February 24, 2020
Avi is a calligrapher, stationer, muralist and graphic designer in Ottawa, Ontario and the face, hands and boss lady behind Avi Scribbles Art Co – if there’s words or letters involved, Avi does it. She is a “20 On The Rise” winner in the Designer category, which is awarded to individuals who are making waves and raising the tide, rocking their respective industries through hard work and creativity hosted by HoneyBook. Avi is the mom to one fur child and 71 plants, and has a background working in design and engineering. Combining form and function is her specialty and hands-on, creative projects really gets her gears turning. With a desire to keep learning new things, there’s no problem too big to solve.
To learn more about Avi, check out her socials!
I accidentally started a business. I have a background in product design, and I went to school at Carleton for industrial design. I was working at a design consultancy as a user interface and user experience designer, and I would randomly watch calligraphy videos or videos of people pouring wax seals and stuff.. you know, those super satisfying videos on Instagram that you you end up watching and wondering how you even got there. I’ve always been a very crafty person and I was like, “I could do those things”. And so I tried it and I just fell in love with it and I would practice for hours and hours every day (like three to four hours a day, sometimes). It was kind of my therapy after work.
I had a friend who asked me over Christmas to make him a deck of Christmas cards, and I was like, “People want to pay me for this?” Then I guess he referred me to a friend who asked me to do their wedding, and then someone else asked me to their wedding, and it just kind of snowballed until I quit my job for totally unrelated reasons with full intentions of finding another job. I was applying for jobs all the while throwing myself into my calligraphy business. And then I guess I just kind of realized one day that I stopped applying. I had just stopped applying and interviewing for jobs and was like, “You know what? This is my subconscious telling me this is what I’m supposed to be doing for my life right now.”
I love big signage.. the bigger, the better. I’ve done some murals around Ottawa and the yoga studio murals have always been my favourite, just because I am very, very big into yoga. I’ve been doing it for years and years and so it just really kind of feels fitting for me that I get to do murals or big signage in places that I find so much joy in.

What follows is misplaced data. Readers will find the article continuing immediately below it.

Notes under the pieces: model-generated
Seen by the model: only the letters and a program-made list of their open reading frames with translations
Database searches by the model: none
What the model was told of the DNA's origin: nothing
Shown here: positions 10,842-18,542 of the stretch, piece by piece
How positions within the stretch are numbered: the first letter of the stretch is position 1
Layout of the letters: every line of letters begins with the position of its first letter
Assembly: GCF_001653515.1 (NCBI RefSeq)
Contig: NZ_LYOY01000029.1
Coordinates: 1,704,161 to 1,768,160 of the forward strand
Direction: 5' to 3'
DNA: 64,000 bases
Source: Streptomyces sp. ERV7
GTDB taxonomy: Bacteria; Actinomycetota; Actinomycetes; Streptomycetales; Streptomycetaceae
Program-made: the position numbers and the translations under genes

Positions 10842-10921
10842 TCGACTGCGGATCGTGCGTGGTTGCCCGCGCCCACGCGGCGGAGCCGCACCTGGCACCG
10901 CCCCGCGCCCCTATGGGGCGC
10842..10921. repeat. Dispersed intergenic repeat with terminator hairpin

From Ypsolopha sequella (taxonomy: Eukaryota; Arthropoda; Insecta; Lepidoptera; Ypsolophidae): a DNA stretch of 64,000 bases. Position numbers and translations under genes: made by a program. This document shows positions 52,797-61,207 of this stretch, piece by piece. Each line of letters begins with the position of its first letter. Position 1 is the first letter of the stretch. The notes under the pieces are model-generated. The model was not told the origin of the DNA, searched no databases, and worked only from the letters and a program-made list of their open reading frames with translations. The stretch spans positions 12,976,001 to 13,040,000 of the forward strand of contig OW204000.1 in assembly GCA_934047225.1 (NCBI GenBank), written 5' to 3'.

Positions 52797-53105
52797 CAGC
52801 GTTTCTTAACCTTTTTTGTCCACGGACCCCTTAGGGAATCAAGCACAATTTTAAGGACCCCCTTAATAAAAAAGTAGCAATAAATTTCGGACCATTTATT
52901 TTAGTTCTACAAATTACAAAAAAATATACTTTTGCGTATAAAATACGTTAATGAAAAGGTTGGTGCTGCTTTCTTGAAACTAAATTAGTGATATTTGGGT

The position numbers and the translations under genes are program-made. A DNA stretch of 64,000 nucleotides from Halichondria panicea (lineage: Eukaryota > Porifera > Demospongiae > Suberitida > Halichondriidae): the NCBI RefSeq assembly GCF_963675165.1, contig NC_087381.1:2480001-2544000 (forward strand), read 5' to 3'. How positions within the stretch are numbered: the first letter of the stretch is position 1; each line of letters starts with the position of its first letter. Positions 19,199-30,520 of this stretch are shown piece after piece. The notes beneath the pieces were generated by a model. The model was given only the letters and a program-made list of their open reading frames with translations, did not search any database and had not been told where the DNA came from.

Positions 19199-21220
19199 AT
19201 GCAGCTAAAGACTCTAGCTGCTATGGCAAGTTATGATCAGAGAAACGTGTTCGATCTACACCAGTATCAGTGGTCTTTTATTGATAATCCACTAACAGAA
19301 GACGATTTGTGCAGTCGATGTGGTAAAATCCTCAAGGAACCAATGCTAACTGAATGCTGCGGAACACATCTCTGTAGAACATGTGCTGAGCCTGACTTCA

I also like when my clients let me go nuts. That’s when I truly get to be creative. That’s where my mind gets to kind of run free.
Oh my God, I knew nothing about business when I first started this. I knew literally nothing.
I’m a self taught person, so I taught myself everything I know now about business. It’s also been things like networking and community that have really helped me. But honestly, I don’t even see myself as a calligrapher first. I would say I’m more of a designer first. Graphic design was my first true love. But I do also love calligraphy and typography and just lettering in general.
Oh, that’s a really tough question. I don’t think I have a specific style per se. I find I bounce around a lot between a lot of things just because typography has always been the main thing for me. I like the structured look of lettering, but I like the bouncy, whimsy look of calligraphy, so they don’t go together at all. But I love them both equally. I definitely like to mix and match styles, which I don’t see a lot of. It’s either very formal or very feminine, or whatnot. But I guess my style would be kind of be a mishmash of two very different things coming together — which is essentially a metaphor for my life.
Within the weddings realm I do pretty much anything that has letters on it. I’ve just recently added invitation design to my services. I’m also going to start doing semi-custom invitations, which is really fun because it kind of gives you that designer feel without having a designer price point. I also do day of signage, seating charts, place cards, table numbers, that kind of thing.
For corporate work, I do a lot of logo and graphic design and branding, I take on very select few clients for website design. I also do murals and signage. I’ve done some menu boards for restaurants like Riviera and Pure Kitchen. It’s been a fun ride.
Yes! I won the “20 On The Rise Award” in the designer category, which is presented by HoneyBook and the Rising Tide Society, which is huge, because there’s only a hundred people who win it in the world. The award is presented to freelancers in the community who are pioneers in the community and who are evoking a form of empowerment, purpose and passion. I woke up in the morning and saw that email, and I was like, “Is it April Fools”? At first I thought it was spam.
First and foremost, proofread. I don’t know how you or your aunt spells her name. I don’t know how your friend spells their name. Please write it properly before you give it to me to write it. I’m writing it like I see it. Auto correct is a saving grace but is also a downfall.
Second, calligraphy takes a long time. It takes me about a week or two weeks to complete your project, but 80% of the work is actually before that even happens: it’s communicating with clients, figuring out what style you want your piece to be, what colour you want your piece to be, what details or illustrations will be on it, etc.